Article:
The commission’s August 23 decisions prove we were right. Continue reading

Short and Tweet

Always looks the same, doesn't it?

NYC Charter Revision: @We want to go to sleep tonight, so we’re going to pretend we’re tweeting and be done with it:

Charter revision commission spent 1:15 on “independent budgets” with OMB’s Mark Page. He: smart, thorough, earnest, soporific, and ultimately a believer in the status quo, bashes independent budgets, even for Conflicts of Interest Board.

CRC Member Cassino wants to clean up City Council. But no recognition that eliminating Council member items must be matched by eliminating mayor’s discretionary items. Our bet: CRC won’t tackle this one.

Goldstein didn’t know “etymology” of Council extra compensation called “lulus.” Was told it means: “in lieu of.” Aahhh! Continue reading

Efficiency! is Theme of Charter Hearing

NYC Charter Revision: If anything, Matthew Goldstein’s treatment of a group of protesters at Monday’s charter revision commission hearing was efficient. When the protesters interrupted the Harlem State Office Building session by chanting “Show me what democracy looks like. This is what democracy looks like,” Goldstein didn’t even blink.

Apparently well-schooled in street theatre, the CUNY Chancellor waited for the protesters to finish their call-and-response and deliver their statements demanding a more democratic process before he returned to the business at hand. He didn’t waste a Joule of energy.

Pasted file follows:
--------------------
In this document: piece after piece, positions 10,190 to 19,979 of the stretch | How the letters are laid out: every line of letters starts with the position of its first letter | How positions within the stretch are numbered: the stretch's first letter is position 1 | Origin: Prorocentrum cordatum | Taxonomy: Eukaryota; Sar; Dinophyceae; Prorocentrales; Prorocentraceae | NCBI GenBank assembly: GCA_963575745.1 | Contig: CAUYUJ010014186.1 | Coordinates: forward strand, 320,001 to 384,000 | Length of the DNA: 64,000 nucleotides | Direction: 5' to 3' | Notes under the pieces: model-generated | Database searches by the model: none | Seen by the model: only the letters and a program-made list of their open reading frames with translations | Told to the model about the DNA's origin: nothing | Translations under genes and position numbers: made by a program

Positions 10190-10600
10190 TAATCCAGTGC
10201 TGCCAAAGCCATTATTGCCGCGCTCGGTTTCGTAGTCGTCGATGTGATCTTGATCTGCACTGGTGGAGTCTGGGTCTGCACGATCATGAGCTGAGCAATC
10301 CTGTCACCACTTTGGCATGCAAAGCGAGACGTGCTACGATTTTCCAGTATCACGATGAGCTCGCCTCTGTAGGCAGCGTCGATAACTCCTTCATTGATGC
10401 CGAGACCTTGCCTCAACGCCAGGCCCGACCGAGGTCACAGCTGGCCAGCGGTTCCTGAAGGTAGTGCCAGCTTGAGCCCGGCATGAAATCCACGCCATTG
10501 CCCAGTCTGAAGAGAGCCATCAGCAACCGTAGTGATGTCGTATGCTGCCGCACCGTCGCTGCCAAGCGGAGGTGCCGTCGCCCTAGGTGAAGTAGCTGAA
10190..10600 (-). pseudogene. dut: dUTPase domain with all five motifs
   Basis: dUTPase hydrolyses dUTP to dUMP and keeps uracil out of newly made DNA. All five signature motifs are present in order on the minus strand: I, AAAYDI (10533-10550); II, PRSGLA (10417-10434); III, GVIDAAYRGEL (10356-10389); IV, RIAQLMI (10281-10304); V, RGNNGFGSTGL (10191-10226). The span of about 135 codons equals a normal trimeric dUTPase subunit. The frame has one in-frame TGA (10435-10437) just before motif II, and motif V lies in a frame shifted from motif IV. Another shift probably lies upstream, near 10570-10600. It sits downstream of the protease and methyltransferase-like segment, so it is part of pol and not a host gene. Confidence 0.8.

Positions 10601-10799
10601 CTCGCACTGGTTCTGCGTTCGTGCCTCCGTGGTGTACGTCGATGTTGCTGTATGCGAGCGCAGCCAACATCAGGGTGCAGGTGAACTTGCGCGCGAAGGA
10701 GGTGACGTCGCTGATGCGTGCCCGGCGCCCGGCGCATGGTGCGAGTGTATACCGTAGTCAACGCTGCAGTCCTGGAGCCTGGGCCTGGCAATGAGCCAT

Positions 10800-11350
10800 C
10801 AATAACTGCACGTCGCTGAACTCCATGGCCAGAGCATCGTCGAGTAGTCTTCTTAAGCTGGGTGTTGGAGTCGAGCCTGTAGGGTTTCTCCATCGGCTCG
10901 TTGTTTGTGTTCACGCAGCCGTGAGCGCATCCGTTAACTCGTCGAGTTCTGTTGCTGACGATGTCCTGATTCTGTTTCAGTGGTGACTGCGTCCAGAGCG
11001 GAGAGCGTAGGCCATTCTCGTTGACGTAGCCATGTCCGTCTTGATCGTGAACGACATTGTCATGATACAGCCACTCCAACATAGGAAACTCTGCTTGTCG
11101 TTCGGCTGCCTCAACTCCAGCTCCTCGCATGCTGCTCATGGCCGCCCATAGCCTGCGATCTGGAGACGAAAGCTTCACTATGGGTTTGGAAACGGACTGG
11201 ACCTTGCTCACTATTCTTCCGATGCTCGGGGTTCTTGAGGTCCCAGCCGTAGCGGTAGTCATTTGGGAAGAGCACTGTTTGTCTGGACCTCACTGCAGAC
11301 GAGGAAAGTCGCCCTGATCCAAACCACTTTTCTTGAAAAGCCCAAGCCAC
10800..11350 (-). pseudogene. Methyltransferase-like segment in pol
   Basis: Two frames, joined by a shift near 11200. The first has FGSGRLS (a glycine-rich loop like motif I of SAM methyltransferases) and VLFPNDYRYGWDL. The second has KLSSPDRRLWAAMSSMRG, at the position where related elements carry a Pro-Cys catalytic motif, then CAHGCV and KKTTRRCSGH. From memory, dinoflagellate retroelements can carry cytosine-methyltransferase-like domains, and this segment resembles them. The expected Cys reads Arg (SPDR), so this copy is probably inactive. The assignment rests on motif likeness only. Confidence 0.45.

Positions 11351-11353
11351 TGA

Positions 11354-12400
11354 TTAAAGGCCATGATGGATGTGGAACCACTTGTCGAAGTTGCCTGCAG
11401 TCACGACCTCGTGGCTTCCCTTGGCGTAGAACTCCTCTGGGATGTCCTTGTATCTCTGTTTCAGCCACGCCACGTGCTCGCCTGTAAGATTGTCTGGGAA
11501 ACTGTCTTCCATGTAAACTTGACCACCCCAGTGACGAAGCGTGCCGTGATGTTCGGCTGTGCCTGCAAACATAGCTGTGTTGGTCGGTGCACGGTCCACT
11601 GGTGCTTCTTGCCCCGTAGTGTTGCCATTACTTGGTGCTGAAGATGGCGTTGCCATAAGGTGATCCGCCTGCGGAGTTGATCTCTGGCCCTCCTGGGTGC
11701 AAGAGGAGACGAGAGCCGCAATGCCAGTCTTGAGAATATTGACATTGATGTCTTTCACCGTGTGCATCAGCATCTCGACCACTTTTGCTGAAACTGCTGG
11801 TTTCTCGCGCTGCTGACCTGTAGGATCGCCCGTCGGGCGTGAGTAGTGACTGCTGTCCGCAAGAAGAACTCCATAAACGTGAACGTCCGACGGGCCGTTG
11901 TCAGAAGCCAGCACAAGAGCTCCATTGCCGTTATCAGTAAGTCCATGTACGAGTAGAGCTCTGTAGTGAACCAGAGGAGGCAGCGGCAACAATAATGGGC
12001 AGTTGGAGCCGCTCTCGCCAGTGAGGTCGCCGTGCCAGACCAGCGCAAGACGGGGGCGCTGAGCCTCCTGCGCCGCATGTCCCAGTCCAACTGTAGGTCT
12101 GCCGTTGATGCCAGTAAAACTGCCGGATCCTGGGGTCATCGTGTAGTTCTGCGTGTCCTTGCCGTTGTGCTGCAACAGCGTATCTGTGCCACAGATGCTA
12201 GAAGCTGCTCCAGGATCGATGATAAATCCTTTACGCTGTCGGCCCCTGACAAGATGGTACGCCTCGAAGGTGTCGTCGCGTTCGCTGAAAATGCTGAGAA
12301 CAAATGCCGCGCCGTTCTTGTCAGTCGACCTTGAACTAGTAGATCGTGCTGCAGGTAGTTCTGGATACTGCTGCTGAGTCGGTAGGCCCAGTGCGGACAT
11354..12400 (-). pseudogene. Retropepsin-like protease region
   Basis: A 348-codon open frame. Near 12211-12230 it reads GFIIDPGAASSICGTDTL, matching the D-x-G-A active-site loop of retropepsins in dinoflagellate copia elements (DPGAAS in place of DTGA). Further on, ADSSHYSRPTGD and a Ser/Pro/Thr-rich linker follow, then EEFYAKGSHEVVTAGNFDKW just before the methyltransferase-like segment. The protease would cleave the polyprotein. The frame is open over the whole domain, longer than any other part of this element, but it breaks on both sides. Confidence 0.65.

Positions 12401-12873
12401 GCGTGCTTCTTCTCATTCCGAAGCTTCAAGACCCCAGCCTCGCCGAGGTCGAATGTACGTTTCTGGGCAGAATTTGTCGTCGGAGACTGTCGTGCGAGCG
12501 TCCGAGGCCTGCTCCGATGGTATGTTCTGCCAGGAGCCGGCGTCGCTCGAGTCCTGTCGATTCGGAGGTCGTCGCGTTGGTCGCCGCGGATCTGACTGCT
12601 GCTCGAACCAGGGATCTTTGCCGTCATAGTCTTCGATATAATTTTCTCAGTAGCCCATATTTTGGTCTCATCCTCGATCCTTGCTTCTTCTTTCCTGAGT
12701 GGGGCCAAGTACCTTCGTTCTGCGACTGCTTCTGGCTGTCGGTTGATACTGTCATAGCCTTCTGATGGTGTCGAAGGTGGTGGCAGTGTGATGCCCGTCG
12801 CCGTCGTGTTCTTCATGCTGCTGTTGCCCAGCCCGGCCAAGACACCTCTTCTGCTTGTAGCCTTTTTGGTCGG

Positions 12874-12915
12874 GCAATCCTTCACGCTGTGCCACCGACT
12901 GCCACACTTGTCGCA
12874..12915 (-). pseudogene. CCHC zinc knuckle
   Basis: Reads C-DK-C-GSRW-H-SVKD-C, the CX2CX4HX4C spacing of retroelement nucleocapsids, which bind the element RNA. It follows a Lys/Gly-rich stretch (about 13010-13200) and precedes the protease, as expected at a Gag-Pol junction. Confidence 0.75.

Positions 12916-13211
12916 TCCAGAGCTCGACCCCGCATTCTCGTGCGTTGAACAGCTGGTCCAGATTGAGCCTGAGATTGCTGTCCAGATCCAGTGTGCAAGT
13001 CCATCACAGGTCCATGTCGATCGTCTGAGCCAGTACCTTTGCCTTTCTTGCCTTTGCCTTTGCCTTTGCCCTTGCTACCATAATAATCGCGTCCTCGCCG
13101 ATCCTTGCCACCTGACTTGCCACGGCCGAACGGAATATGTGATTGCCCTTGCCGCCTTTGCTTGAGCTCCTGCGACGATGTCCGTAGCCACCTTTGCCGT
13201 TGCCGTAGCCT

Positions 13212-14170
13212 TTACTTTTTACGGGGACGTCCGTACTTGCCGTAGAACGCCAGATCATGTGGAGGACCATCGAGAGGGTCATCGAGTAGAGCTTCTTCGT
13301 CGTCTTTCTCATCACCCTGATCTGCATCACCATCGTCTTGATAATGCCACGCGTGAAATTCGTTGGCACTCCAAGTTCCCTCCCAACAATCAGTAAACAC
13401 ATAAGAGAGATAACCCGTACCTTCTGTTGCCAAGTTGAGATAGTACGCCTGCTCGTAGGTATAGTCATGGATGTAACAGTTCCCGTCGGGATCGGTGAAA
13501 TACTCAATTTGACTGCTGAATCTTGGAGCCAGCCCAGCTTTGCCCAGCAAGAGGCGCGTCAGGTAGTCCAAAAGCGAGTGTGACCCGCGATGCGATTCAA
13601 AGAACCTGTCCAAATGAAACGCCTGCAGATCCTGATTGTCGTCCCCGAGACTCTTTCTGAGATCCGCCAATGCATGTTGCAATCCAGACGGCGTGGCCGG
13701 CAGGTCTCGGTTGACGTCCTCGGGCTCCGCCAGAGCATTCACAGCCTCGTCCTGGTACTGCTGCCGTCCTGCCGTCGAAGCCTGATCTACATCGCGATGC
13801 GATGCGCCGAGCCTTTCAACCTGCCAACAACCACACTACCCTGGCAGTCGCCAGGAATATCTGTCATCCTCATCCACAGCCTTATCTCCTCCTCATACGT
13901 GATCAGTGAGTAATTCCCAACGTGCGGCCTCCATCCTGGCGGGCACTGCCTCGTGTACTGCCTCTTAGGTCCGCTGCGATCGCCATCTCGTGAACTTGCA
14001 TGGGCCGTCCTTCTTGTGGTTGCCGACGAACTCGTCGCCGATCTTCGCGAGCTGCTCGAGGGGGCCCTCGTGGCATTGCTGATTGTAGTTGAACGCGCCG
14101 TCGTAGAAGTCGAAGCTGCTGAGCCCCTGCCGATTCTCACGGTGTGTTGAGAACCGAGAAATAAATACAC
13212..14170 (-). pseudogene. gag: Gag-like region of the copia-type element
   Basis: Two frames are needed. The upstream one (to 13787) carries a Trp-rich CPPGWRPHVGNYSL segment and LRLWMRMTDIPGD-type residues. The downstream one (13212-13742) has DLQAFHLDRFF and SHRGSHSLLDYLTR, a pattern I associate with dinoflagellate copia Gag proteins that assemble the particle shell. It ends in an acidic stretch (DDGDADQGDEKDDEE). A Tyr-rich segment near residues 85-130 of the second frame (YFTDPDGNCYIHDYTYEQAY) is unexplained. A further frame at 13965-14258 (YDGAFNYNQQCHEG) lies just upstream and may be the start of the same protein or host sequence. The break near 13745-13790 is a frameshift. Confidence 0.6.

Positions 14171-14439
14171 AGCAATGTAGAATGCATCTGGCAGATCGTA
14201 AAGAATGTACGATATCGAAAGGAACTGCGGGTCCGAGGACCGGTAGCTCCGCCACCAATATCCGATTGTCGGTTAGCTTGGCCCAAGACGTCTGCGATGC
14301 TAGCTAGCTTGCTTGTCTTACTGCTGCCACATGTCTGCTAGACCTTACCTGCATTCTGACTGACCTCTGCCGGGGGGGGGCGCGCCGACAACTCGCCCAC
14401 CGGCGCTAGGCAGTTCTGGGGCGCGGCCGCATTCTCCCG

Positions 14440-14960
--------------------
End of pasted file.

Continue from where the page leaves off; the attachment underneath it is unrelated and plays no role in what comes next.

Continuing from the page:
Goldstein’s invited guests, who also waited while the middle-aged protesters did their thing, were 2005 charter commission chair Ester R. Fuchs, currently a fellow at the Partnership for New York City, her 2005 executive director, Terri Matthews, current Bloomberg deputy mayor for legal affairs Carol Robles-Roman, and David B. Goldin, the mayor’s Administrative Justice Coordinator.

Their task was to educate the 2010 commission about two “efficiency” initiatives contained in its preliminary staff report for possible ballot inclusion this November. Continue reading

Surprise: Charter Commission to Give More Power to the Mayor

NYC Charter Revision: They didn’t say it in so many words, but the 2010 Charter Revision Commission members are heading in the direction of giving the mayor even more power than Mike Bloomberg has today — at the expense of the City Council and government transparency.

How: by creating a new “reporting commission,” putatively to get rid of unnecessary advisory bodies and trim the number of reports the mayor has to submit each year. Some of those reports are not used. But the charter revision commission would give the new reporting commission the power to review (and reject?) any future City Council decision to “extend or enhance” a report the mayor already provides.

Because a majority of the members of the reporting commission would be appointed by — you guessed it — the mayor, he would be able to frustrate the Council if it wants to ask for additional information from his agencies: a loss for the Council and transparency, and a gain for him. Continue reading